To implement robust, integrated water management and planning, we need to explicitly include multi-disciplinary expertise in simulation and decision-making structures.

Effectively managing the problem of water scarcity requires the input of engineers, hydrologists, climate scientists, social scientists, policy experts and lawyers to understand, and to minimise, negative consequences.

A system must be designed that performs well across a vast range of possible futures. Picture: Getty Images


Law has a key part to play in providing a framework for decision-makers in relation to water management. But, here again, deep uncertainty creates problems.

Certainty and stability are often key goals of a legal framework. It’s important that citizens and institutions know the rules so they can order their lives and operations accordingly.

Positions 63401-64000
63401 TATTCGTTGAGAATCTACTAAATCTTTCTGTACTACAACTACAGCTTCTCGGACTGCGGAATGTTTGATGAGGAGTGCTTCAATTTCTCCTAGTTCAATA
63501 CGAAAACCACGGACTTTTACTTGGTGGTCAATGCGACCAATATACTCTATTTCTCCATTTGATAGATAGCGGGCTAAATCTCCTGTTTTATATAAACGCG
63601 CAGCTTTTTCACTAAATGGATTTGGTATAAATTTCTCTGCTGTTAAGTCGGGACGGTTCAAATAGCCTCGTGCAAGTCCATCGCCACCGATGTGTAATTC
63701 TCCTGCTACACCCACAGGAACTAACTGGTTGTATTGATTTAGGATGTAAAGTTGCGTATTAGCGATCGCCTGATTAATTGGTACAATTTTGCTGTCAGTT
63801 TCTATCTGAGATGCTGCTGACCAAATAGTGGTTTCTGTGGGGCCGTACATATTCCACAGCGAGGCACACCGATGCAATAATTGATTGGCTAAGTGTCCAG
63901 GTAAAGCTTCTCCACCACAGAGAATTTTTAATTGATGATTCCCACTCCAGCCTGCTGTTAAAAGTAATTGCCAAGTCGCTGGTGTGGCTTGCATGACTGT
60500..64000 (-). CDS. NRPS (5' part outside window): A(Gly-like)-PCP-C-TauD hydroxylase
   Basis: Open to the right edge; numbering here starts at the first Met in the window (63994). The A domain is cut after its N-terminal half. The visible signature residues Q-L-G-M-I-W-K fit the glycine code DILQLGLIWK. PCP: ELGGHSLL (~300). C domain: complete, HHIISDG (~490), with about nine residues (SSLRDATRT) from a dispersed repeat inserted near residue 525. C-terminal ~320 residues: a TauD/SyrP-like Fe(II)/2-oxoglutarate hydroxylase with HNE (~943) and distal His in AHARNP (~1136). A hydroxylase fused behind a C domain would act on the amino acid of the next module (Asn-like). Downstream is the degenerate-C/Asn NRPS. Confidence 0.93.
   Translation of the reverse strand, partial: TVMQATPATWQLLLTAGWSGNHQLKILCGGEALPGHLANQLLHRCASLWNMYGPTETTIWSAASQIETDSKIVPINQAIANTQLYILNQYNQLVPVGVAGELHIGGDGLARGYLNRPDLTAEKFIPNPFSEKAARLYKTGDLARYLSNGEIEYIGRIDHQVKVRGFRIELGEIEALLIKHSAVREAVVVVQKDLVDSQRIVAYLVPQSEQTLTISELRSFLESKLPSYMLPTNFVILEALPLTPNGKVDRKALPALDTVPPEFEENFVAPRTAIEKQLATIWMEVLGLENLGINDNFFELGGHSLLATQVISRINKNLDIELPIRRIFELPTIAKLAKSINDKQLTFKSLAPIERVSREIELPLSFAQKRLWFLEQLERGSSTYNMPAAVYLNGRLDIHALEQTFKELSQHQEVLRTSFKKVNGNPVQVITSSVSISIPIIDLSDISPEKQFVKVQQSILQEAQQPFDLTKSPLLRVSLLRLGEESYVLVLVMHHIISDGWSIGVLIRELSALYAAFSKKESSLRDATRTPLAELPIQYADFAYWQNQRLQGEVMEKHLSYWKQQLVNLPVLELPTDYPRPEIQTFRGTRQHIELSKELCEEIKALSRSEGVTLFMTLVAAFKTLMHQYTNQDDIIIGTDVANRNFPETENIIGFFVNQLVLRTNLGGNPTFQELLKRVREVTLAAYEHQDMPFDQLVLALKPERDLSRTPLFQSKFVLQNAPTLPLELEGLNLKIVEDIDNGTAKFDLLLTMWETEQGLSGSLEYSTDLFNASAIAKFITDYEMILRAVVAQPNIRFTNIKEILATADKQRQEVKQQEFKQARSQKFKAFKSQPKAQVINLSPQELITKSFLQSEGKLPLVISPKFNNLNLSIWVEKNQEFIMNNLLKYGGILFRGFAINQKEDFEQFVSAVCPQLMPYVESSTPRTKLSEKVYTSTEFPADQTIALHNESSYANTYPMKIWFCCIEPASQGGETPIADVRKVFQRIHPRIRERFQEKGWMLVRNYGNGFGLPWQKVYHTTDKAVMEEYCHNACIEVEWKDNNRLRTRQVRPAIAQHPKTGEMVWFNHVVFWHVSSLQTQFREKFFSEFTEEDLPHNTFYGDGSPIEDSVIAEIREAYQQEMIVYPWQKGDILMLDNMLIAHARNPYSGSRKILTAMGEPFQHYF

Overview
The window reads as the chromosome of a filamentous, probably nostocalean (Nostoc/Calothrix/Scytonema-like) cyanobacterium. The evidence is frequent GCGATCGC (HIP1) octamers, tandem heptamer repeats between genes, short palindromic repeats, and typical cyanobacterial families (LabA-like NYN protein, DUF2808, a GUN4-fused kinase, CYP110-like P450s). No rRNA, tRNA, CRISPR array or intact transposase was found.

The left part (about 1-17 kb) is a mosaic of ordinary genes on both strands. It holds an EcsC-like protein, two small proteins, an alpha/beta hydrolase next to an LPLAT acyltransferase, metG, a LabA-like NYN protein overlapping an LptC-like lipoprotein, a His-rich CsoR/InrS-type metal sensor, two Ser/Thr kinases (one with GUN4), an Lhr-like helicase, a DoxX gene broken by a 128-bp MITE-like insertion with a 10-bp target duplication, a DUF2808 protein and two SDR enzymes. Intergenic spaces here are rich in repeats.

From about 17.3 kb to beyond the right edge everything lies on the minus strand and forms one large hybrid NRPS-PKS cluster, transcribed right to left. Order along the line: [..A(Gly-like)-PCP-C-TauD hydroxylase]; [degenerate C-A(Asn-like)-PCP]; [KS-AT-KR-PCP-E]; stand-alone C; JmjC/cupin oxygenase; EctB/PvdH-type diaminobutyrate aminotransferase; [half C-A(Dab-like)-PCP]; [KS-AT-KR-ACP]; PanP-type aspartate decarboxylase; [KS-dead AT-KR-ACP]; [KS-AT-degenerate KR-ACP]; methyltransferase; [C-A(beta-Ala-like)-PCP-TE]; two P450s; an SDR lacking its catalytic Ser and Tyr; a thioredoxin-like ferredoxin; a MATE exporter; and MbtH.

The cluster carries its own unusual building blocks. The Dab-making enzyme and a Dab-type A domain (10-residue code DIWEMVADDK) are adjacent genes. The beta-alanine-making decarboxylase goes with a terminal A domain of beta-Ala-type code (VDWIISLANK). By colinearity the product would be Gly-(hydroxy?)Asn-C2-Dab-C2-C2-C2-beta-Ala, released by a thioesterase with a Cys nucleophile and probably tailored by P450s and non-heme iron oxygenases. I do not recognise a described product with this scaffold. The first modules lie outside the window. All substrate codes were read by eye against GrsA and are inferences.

However, this means that the law can be difficult to change and becomes unresponsive to social or environmental transformations.

When there are unpredictable changes to our natural environment, which affect the availability of water, and which could have broad-ranging effects on communities, an adaptive and robust legal response is required.

An adaptive legal framework in the context of the deep uncertainty of climate change may involve giving high levels of discretion to decision-makers regarding investment and allocation of resources.

This discretion, however, cannot be completely unfettered and should be guided by fundamental legal principles to ensure that discretion is exercised in a manner that is just and equitable.

This requires giving attention to what consequences the use of this discretion has on disadvantaged or marginalised groups – like low income families, people with disabilities, subsistence farmers and Indigenous people – in order to safeguard the fair distribution of the benefits and burdens of sustainable water management.

Water management decisions should be guided by fundamental legal principles that ensure it is just and equitable. Picture: Shutterstock